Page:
wherein at least one of the first and second sides of at least one of the plurality of prismatic structures is transversely offset with respect to at least one of the first and second sides of at least one other prismatic structure; and
wherein light enter the optical film through either the first surface or the structured surface.
14. The optical film according to claim 13, wherein the base has a generally rectangular shape.
15. The optical film according to claim 13, wherein the bases of the plurality of prismatic structures are disposed so that the first and second sides are substantially parallel to one another.
16. The optical film according to claim 13, wherein the optical film further comprises a substrate portion having an additional optical characteristic different from an optical characteristic of the structured surface.
17. The optical film according to claim 13, wherein the first and second sides of at least one of the plurality of prismatic structures are transversely offset with respect to at least one of the first and second sides of at least one other prismatic structure by first and second distances respectively.
18. The optical film according to claim 17, wherein the first distance is different from the second distance.
19. An optical film having a first surface and a structured surface, the structured surface comprising a plurality of prismatic structures, each structure having a base including at least two first sides and at least two second sides, a first side having a different length than a second sides, wherein each of the plurality of prismatic structures comprises five substantially planar surfaces, four surfaces being attached to the base, each of the four surfaces positioned to angle in from the base toward the fifth surface;
wherein at least one of the first and second sides of at least one of the plurality of prismatic structures is angularly offset with respect to at least one of the first and second sides of at least one other prismatic structure; and
wherein light enters the optical film through either the first surface or the structured surface.
20. The optical device according to claim 19 wherein the base has a generally rectangular shape.
21. The optical film according to claim 19, wherein the bases of the plurality of prismatic structures are disposed so that the angular offset varies across the structured surface.
22. The optical film according to claim 19, wherein the optical film further comprises a substrate portion having an additional optical characteristic different from an optical characteristic of the structured surface.
Description
FIELD OF INVENTION

The present disclosure relates generally to light transmissive optical films and, in particular, to optical films with plurality of prismatic structures structures disposed in an offset arrangement.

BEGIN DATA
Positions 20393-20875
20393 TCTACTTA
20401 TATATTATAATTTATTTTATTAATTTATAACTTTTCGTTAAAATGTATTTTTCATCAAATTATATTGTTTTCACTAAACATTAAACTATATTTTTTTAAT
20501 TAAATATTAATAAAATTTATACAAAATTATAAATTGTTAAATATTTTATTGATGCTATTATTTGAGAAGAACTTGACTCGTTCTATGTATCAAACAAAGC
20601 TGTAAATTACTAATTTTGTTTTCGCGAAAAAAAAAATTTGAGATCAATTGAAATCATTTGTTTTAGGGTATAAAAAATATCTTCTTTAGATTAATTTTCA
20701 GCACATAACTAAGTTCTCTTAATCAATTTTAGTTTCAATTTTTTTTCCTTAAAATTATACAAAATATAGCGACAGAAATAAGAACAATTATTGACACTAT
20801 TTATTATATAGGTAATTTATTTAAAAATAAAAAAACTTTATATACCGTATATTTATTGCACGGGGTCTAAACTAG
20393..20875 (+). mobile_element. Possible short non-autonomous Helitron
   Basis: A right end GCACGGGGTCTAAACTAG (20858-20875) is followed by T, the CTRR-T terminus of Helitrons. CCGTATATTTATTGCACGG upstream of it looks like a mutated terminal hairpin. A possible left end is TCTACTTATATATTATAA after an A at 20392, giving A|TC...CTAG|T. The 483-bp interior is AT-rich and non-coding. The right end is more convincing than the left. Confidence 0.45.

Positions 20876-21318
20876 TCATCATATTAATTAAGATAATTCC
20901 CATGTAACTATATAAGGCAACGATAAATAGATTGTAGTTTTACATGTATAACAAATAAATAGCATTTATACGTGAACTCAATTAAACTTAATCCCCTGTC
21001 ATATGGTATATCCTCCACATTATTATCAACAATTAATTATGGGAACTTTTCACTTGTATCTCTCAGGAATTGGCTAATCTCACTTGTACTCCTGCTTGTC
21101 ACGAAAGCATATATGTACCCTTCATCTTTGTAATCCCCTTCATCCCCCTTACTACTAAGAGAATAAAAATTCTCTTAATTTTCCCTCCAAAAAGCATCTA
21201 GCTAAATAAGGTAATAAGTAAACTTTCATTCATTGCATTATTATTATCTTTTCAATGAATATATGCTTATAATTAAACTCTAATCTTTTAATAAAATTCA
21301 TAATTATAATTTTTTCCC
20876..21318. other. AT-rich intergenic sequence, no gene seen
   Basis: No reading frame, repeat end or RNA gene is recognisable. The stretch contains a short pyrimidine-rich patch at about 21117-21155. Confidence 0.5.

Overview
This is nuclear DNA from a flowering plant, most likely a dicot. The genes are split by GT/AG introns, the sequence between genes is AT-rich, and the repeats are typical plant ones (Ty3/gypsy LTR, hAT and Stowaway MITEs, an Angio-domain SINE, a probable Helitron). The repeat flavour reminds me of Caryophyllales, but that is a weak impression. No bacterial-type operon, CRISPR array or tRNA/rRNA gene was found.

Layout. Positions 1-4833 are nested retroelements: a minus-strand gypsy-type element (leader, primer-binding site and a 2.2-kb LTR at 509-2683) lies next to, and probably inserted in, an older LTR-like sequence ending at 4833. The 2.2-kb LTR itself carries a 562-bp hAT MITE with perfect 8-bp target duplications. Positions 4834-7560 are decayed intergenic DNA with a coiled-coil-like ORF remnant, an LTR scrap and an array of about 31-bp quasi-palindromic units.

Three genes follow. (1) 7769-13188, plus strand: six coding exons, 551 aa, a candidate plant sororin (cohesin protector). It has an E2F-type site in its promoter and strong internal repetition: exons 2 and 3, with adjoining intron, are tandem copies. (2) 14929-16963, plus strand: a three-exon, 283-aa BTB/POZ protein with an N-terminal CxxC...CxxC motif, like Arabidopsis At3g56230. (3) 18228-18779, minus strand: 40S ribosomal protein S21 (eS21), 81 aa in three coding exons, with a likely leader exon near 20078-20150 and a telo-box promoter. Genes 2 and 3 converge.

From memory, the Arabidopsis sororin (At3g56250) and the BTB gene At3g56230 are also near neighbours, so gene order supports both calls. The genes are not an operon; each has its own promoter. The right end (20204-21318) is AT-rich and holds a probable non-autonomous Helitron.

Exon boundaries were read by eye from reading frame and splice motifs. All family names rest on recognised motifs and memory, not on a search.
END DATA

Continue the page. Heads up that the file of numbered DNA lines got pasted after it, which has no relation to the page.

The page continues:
BACKGROUND INFORMATION

A liquid crystal display (“LCD”) is used in a variety of applications including, for example, televisions, hand-held devices, digital still cameras, video cameras, and computer monitors. An LCD offers several advantages over a traditional cathode ray tube (“CRT”) display such as decreased weight, unit size and power consumption, as well as increased brightness. However, an LCD is not self-illuminating and, therefore, in some applications, requires a backlighting assembly or “backlight.” A backlight typically couples light from a substantially linear source (e.g., a cold cathode fluorescent tube (“CCFT”)) or light emitting diode (“LED”) to a substantially planar output. The planar output is then coupled to the LCD.

The performance of an LCD is often judged by its brightness. The brightness of an LCD may be enhanced by using more or brighter light sources. In large area displays it is often necessary to use a direct-lit type LCD backlight to maintain brightness, because the space available for light sources grows linearly with the perimeter, while the illuminated area grows as the square of the perimeter. Therefore, LCD televisions typically use a direct-lit backlight instead of a light-guide edge-lit type LCD backlight. Additional light sources and/or a brighter light source may consume more energy, which is counter to the ability to decrease the power allocation to the display device. For portable devices this may correlate to decreased battery life. Also, adding a light source to the display device may increase the product cost and sometimes can lead to reduced reliability of the display device.

The brightness of an LCD also may be enhanced by efficiently utilizing the light that is available within the LCD (e.g., to direct more of the available light within the display device along a preferred viewing axis). For example, Vikuiti™ Brightness Enhancement Film (“BEF”), available from 3M Corporation, has prismatic surface structures, which redirect some of the light outside the viewing range to be substantially along the viewing axis, and recycle via multiple reflections some of the light between the BEF and the backlight. This results in optical gain substantially along the viewing axis, and also results in improved spatial uniformity of the illumination of the LCD. Thus, BEF is advantageous because it enhances brightness and improves spatial uniformity. For a battery powered portable device, this may translate to longer running times or smaller battery size, and a display that provides a better viewing experience.